The first is this Johann Hari article in the Independent, which talks about how think tanks can provide the veneer of respectability that hides aked corporate (or rich individual) self interest. Hari does the usual leftist trick of accurately diagnosing the problem and then completely cocking up the solution:
Of course, all these think tanks claim they reach their conclusions independently, and are not swayed by financial donations in any way. But Steven C Clemons - a think-tank head turned whistleblower - recently revealed the contents of one staff discussion at the Economic Policy Institute (EPI). They were discussing telecom deregulation, and the telecoms companies were lined up on different sides of the debate, according to their own interests. Several staffers suggested the EPI should simply take the side that would generate most income for the think tank. "This story is not unique. It is commonplace. It's how Washington think tanks work," says Clemons.
But why do corporations and dodgy governments hand over their cash? Aren't think tanks small and powerless? Clemons explains: "One reason why think tanks are so attractive to moneyed political players is that the intellectuals who work for them seem more legitimate than corporate spokespeople or lobbyists. Part of what's being bought is credibility."
Blackhurst says it works in exactly the same way in Britain now: "'Cable and Wireless call for the break-up of BT' isn't a story, it's just naked self-interest. But 'Blairite think tank Demos calls for the break-up of BT'? Now that's a story. That has credibility, at least on the surface."
If British think tanks are going to avoid the ethical and intellectual collapse of their American cousins, they need to introduce - at the very least - full transparency. All political parties declare their income publicly. Why should think tanks be any different? If the FPC are going to take money from Russian oligarchs, they should at least tell us in large letters on their website.
But transparency is only a first step. If government ministers want a fresh and intelligent think-tank scene uncontaminated by the private interests of a few billionaires, then they should be prepared to pay for it. Funding four or five state think tanks as an autonomous part of the civil service would cost a tiny amount of money, but would harvest policy ideas that benefit us all. Then think tanks could fulfil the remit I daydreamed about earlier.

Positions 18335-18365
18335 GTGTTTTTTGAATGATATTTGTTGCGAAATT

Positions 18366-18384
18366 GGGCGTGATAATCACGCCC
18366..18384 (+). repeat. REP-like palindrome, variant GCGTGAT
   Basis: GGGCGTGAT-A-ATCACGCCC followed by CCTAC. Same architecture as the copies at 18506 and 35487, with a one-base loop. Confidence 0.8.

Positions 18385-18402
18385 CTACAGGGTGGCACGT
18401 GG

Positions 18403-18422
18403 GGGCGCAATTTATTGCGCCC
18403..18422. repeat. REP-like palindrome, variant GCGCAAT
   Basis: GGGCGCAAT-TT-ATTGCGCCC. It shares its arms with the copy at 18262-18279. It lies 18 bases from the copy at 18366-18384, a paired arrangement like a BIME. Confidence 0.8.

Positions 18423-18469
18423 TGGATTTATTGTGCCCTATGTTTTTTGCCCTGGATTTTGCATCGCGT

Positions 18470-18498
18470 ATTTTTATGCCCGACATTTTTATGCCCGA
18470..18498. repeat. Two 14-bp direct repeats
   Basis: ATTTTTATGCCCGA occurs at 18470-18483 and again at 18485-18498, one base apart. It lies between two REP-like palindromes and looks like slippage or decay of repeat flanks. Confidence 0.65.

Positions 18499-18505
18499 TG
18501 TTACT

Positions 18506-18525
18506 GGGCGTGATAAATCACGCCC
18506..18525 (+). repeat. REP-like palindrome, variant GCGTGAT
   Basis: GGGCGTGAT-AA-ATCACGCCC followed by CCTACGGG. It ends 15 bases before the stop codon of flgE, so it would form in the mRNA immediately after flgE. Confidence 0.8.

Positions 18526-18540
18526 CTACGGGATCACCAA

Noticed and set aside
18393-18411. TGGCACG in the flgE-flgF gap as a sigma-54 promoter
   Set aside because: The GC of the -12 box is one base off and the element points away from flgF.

But if we want think tanks like this - rather than pimps for corporations or corrupt foreign governments - then we will have to pay for them.
The solution is partly right, transparency is a great idea. But that will do. We absolutely should not "let government pay for it". This is simply bound to lead to all sorts of applications of the "law of unexpected consequences" one of which is that the government think tank is highly likely to produce statist answers to every problem. Transaprency, clarity and some sort of monitoring to ensure compliance (a think tank equivalent of the Charity Commission perhaps) should be fine. After all just because big business wants somethign doesn't necessarily mean it is wrong, but it does of course help that the (potential) conflict of interest is clearly recognised.
The second article is a quiz by the Institute of Race Relations which is, IMO, an excellent example of the sorts of misdirection that goes on when a pressure group tries to influence people. I'm not saying it is wrong, and the questions are indeed interesting, BUT the questions seem designed to lead one towards thinking that England should both accept more immigrants and provide them with more assistence. Both of which are rather debatable.
Of course it is possible to come up with an alternative racist twist which I'm sure the IRR would be rather upset with: Q 10's answer says that immigrants save "taxpayers" £2.5 billion /year [aside: surely that is because some immigrants are also taxpayers and thus there is a slight logical disconnect obviously who they mean are native born tay payers] Q 9's answer says that "27% of Black Caribbean men aged 16-24 are unemployed. For Bangladeshi men in the same age range, over 40 per cent are unemployed. Young Black African men, Pakistanis and those belonging to the 'Mixed' group also have very high unemployment rates - they range between 25 per cent and 31 per cent. The comparable unemployment rate for young White men is 12 per cent." Q8's answer gives the breakdown of where immigrants come from "About 8% of the UK population were born abroad. Of these, 31% came from other European countries, 19% from Africa, 20% from the Indian sub-continent and 11% from the Americas including Canada, the USA and the Caribbean." Q6's answer shows that some immigrants are far poorer than others: "British families with a Pakistani or Bangladeshi background are much more likely than other groups to be living on low incomes. Almost 60% of the 1 million people in this group are living in low-income households."
A racist would take these facts to draw the conclusion that dark-skinned immigrants are lazy good for nothings who are a drain on the public purse while white-skinned ones are a positive benefit. You will note that this conclusion is easier to draw when the questions are asked in the reverse order. Amusant n'est-ce pas?